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Texas gets more rain but no new damage ahead of drier forecasts

More rain fell across Texas Saturday night but caused no major new problems, after the onslaught of severe weather during the week killed dozens and prompted President Barack Obama to declare a state of emergency in the state.

About 3.5 inches of rain fell in parts of Houston and surrounding Harris County, and more than 3 inches fell in Laredo Saturday afternoon and evening, according to the National Weather Service. Still, no new evacuations were ordered or recommended — and some were even lifted — as weather forecasts predicted the rain was likely to let up this week.

At least 31 people have died in the storms that began in Texas and Oklahoma over Memorial Day weekend, and 11 were still missing Saturday, the Associated Press reported, as flood waters continued to devastate areas around Houston, Austin and San Antonio.

The bodies of two women were recovered on Saturday from the Blanco River in Hays County, the sheriff’s office said in a statement, Reuters reported, ordering autopsies to identify them.

Cattle in a pasture adjacent to FM 730 as areas flood around Boyd, Texas, on Saturday, May 30, 2015. Photo by Paul Moseley/Fort Worth Star-Telegram

Cattle in a pasture adjacent to FM 730 as areas flood around Boyd, Texas, on Saturday, May 30, 2015. Photo by Paul Moseley/Fort Worth Star-Telegram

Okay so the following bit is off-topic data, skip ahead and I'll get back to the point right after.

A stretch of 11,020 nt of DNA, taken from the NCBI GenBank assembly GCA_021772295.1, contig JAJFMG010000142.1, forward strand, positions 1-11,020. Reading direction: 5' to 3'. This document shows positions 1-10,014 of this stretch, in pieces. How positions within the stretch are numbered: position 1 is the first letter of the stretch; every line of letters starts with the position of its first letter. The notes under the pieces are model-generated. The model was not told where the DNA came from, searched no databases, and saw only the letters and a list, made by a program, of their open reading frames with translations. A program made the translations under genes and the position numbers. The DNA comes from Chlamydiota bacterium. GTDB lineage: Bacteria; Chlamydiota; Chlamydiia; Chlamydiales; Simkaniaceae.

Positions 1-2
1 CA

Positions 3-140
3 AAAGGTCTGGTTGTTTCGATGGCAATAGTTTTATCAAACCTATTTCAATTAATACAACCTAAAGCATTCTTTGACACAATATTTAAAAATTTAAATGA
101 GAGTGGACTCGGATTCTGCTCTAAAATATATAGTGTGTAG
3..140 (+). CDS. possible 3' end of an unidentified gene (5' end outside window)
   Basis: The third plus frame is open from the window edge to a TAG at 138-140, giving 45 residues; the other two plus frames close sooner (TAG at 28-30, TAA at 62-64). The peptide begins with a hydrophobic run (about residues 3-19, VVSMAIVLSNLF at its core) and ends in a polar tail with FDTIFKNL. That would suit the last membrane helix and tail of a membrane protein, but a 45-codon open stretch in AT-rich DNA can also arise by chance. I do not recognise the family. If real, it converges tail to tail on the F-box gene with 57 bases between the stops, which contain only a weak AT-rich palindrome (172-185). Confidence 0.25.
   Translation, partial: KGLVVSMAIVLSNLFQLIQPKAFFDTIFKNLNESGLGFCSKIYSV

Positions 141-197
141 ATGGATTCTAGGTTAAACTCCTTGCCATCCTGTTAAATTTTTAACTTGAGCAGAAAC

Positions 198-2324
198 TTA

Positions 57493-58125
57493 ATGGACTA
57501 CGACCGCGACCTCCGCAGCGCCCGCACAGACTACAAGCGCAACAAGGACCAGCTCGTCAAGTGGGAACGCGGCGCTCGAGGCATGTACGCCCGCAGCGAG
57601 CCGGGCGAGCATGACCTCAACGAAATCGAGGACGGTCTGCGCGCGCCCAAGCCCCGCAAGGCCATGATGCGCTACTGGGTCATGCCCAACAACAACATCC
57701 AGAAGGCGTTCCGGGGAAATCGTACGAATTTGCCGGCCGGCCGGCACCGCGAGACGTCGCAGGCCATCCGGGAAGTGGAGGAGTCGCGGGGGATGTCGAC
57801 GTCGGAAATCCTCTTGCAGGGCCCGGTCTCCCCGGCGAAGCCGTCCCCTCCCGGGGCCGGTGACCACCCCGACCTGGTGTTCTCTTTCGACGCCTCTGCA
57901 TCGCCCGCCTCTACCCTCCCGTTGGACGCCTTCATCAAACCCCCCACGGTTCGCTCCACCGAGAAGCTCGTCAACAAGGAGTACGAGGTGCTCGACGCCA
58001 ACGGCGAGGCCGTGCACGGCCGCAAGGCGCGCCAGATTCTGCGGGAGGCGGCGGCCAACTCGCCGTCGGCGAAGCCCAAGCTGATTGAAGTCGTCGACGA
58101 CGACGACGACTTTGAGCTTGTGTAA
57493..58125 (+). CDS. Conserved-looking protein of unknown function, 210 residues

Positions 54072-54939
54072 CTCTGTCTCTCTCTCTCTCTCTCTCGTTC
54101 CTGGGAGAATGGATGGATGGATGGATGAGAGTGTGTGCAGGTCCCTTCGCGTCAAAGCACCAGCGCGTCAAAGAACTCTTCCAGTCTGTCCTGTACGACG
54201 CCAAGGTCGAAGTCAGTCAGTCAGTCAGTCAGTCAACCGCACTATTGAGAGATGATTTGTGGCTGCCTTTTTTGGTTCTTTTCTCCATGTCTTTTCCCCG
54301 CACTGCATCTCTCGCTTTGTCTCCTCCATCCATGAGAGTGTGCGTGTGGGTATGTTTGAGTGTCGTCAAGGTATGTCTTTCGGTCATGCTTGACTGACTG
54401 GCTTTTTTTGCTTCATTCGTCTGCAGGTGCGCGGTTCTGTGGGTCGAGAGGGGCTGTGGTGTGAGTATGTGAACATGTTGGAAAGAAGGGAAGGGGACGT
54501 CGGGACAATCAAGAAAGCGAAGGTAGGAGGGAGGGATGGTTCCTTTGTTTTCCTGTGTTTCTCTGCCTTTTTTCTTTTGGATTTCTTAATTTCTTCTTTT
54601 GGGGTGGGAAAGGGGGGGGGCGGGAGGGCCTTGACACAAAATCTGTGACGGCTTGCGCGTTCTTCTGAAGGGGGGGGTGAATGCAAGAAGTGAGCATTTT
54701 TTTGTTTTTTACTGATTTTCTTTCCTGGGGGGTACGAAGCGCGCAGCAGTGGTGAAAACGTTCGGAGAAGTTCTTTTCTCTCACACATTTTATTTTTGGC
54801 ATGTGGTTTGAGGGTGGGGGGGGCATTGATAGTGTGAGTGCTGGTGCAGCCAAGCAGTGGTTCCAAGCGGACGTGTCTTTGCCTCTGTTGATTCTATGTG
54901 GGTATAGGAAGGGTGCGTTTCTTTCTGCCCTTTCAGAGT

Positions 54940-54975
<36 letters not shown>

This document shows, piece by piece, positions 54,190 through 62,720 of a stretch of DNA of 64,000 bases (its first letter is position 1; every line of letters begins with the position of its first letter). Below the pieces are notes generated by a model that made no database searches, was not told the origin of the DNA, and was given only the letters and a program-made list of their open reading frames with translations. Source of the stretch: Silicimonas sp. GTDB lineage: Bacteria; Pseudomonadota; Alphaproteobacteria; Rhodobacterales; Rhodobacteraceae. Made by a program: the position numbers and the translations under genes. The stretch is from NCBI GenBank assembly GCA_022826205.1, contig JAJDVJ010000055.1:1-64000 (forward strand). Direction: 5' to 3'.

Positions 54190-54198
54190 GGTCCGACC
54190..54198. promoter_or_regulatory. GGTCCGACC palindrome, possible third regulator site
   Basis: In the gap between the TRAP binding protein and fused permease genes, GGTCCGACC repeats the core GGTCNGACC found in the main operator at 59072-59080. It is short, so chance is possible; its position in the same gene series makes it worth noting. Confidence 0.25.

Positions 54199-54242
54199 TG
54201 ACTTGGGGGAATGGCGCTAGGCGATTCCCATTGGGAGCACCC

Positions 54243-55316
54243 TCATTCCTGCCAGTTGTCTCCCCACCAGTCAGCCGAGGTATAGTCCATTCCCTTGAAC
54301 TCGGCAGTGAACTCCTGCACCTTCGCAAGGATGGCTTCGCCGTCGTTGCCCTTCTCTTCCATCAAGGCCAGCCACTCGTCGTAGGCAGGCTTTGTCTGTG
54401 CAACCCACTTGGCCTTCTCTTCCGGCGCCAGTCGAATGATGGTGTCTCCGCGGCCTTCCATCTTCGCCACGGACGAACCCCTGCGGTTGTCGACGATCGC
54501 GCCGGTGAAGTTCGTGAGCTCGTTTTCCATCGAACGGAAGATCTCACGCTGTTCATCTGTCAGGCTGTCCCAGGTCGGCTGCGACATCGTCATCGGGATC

Even though parts of the state have been suffering a moderate drought, flooding in other areas has turned streets in to rivers, destroyed homes and trapped people in cars and houses, as torrential rains have dropped trillions of gallons of water across the state for more than 10 days.

President Obama signed a disaster declaration on Friday making funds available to help rebuild areas of Harris, Hays and Van Zandt counties, where damages are already estimated to exceed tens of millions of dollars. Earlier in the week, the Texas Department of Transportation had already estimated the road and bridge damage at $35 million.

Meteorologists say enough rain has fallen in the past 30 days that it could cover the entire state of Texas with eight inches of water, making May the state’s wettest month on record, according to Texas A&M climatologists.

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